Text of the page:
“I finished my graduate degrees in 2014 with back-to-back exchange programs in Milan and Berlin. I’d been writing for sites like Dancing Astronaut and Beatport on the side, mostly for fun and purely coming from a place of passion. I wasn’t trying to make it my career then. During that time, Billboard’s longtime dance writer Kerri Mason reached out to me saying she loved my writing and asked about my interest in contributing to Billboard. In an industry that’s often about who you know, I’m still amazed that my big break came from someone I’d never met. Plus the most important email of my life went to junk mail so… yeah always check that.”
He began freelance writing with them, helping break new and exciting acts emerging in the electronic space like Kygo and The Chainsmokers. It was then that Medved realized Billboard could really use its own independent Dance division, an observation that has led to his booming success.
“I began seeing so many ways we could leverage Billboard’s brand in the dance music space, so I pitched the idea of Billboard Dance to our editorial director, Mike Bruno when I returned stateside. Pretty sure I dropped a 15-page outline on his desk (laughs). I feel very fortunate that he and the other higher-ups at Billboard believed in and supported my vision. I joined full-time in March 2015, launched Billboard Dance in May, and we just passed 2 million unique visits in December last year.”
It’s safe to say that Medved’s platform is now one of the biggest in dance music. Medved chooses to use this large platform to further his goal of creating positive change in the world through journalism. I asked Medved what his proudest moment with Billboard was, to which he replied,
“After the Pulse nightclub shooting, Billboard penned an open letter to Congress urging a sane and safe end to gun violence that a ton of major artists and music industry execs signed on our magazine cover. I was so proud of our team for doing that, because the tragedy hit so close to home for many in the dance music community. It felt like an attack on the values of equality and tolerance that lie at the heart of this culture. I think it’s very important that we use our influence to support positive change, and unfortunately it’s more vital now than ever in the Trump era. This is not a PLUR presidency.”
As you can see, Medved combines his various passions through music. This not only demonstrates his humility in a glitz and glamour industry, it shows the true power of music and the positive influence a large platform can have on a community. Throughout all the work that Medved has done, one thing has remained consistent; he has wanted to cultivate positivity in the world.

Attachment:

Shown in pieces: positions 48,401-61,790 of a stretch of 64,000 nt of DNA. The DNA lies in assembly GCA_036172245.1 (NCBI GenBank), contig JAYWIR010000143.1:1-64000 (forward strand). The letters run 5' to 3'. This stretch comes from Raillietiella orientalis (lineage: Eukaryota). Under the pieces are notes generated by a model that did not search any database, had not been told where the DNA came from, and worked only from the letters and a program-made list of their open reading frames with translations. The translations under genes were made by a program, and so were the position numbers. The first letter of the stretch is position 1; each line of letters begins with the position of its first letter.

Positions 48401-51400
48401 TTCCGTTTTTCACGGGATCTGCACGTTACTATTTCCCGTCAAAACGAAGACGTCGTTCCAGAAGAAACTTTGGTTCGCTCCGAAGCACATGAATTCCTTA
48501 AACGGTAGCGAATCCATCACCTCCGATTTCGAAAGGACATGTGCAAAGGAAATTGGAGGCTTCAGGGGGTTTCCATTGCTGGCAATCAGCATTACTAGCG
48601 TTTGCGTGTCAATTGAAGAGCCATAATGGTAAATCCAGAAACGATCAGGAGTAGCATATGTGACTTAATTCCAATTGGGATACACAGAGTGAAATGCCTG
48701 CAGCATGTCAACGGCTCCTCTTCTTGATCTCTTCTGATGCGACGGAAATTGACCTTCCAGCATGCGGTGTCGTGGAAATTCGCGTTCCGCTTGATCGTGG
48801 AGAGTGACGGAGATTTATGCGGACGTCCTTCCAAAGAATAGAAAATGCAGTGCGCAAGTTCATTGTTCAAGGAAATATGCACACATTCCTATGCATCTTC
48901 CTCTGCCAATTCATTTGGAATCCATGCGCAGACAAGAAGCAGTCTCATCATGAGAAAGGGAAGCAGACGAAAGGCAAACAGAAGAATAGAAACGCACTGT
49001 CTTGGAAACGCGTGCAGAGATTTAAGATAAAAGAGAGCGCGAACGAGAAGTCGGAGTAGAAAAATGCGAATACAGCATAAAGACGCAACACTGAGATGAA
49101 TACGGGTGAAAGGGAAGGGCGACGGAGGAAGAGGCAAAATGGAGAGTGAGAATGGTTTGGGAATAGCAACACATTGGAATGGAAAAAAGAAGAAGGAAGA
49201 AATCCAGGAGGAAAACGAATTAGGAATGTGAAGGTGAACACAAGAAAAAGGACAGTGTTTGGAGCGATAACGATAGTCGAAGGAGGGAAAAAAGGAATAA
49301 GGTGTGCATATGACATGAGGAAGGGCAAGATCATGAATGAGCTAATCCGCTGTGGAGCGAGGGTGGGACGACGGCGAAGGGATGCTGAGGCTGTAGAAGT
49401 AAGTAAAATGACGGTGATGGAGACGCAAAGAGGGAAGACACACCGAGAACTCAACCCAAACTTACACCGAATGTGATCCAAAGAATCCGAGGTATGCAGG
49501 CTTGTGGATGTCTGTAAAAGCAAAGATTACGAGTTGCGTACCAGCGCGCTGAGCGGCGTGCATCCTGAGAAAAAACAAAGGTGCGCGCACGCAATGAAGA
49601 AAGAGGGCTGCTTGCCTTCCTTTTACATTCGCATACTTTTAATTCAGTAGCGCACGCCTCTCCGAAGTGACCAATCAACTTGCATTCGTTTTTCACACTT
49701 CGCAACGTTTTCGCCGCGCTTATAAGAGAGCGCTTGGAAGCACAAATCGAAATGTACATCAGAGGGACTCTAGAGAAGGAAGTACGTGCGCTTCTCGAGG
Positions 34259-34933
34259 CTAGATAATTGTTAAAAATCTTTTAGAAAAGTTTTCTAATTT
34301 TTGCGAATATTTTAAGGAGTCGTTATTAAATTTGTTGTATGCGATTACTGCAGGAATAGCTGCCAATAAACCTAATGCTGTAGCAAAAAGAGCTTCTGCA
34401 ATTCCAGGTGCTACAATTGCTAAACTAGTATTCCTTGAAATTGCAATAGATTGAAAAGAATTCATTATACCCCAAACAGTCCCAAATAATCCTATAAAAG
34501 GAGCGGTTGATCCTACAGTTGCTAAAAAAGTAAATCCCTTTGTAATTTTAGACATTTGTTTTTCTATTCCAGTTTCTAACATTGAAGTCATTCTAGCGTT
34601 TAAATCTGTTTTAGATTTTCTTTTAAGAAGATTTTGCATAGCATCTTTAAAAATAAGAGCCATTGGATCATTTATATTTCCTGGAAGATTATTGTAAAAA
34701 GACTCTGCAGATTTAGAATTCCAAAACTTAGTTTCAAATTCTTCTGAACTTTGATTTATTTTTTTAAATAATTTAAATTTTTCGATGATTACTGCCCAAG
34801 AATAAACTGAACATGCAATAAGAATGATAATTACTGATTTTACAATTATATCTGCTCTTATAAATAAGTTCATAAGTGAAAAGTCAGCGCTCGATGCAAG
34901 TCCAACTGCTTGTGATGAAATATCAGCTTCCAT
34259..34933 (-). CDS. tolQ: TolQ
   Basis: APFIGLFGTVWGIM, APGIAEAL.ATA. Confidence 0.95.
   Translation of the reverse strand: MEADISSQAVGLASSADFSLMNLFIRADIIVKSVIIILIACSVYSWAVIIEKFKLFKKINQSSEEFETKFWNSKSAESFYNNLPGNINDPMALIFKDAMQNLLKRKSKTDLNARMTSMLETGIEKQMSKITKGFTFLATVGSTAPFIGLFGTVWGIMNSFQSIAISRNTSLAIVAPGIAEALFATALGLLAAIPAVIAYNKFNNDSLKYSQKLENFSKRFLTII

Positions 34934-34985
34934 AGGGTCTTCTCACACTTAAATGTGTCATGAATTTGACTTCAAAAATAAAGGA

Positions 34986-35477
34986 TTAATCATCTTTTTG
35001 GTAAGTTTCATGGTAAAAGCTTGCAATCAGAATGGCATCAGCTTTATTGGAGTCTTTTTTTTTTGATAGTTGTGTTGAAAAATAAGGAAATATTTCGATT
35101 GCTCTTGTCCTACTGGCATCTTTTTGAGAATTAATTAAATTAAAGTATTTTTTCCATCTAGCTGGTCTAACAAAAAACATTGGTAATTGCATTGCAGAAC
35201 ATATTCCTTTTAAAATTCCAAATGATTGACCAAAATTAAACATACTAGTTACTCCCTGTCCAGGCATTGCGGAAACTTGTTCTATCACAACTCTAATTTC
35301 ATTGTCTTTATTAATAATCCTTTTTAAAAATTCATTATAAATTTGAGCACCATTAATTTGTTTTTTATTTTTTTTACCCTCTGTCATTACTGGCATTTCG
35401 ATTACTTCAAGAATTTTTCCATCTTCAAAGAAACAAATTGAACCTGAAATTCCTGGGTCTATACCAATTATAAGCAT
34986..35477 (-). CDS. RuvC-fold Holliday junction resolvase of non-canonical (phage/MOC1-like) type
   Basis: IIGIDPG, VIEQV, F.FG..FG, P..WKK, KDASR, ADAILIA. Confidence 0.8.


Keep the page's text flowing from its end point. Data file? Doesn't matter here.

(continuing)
“I will always be passionate about harnessing music’s power for positive change and plan on continuing to support likeminded individuals and organizations within my role at Billboard and in my spare time. While I’m realistic about the limitations of my own influence, I also recognize that attention is the currency that drives our current climate. I believe we, as music industry actors, should be lifting up those who are making their music career’s impact about more than just themselves.”
He attributes his drive and optimism to some of his personal heroes, one of them being his grandfather. In the course of our interview, he opened up about how hard it was to lose one of his role models.
“The death of my grandfather in 2014 hit me hard; it was my first real experience with the loss of a loved one. He served in the Korean War and was a true self-made man, rising to become the vice president of menswear firm, Hickey Freeman before starting his own business. He didn’t live to see me accept the Billboard position (I actually got the call the week of his funeral), but I think channeling the example he set in my current work has helped me overcome that. I’d like to think he would’ve been proud of me, but he’d also probably be like “so when are you doing a Frank Sinatra remix roundup? [laughs]”
As you can see, even in times of hardship, Medved always is able to find the silver lining, a trait that is necessary in the wild west of the music industry. He has that ability to push through in the toughest of times. I asked him what some words of advice would be that he carries around with him, to which he replied,
“Fortunately, I’ve had some great mentors in my life. SFCG Nigeria’s country director, Chom Bagu, taught me some enduring lessons that have shaped me to this day. I’ve adopted his saying “stay open and don’t force things” as some of my life’s guiding principles. He also introduced me to Don Miguel Ruiz’s The Four Agreements, the most important of which I’ve internalized are ‘don’t take anything personally’ and ‘don’t make assumptions.’”
From a journalism degree, to a law degree, master’s degree, and making his way back to music journalism, Medved has gone with every twist and turn that has been thrown in front of him. Through perseverance and a little patience, Medved has accomplished many great things and will undoubtedly accomplish many more throughout his lifetime.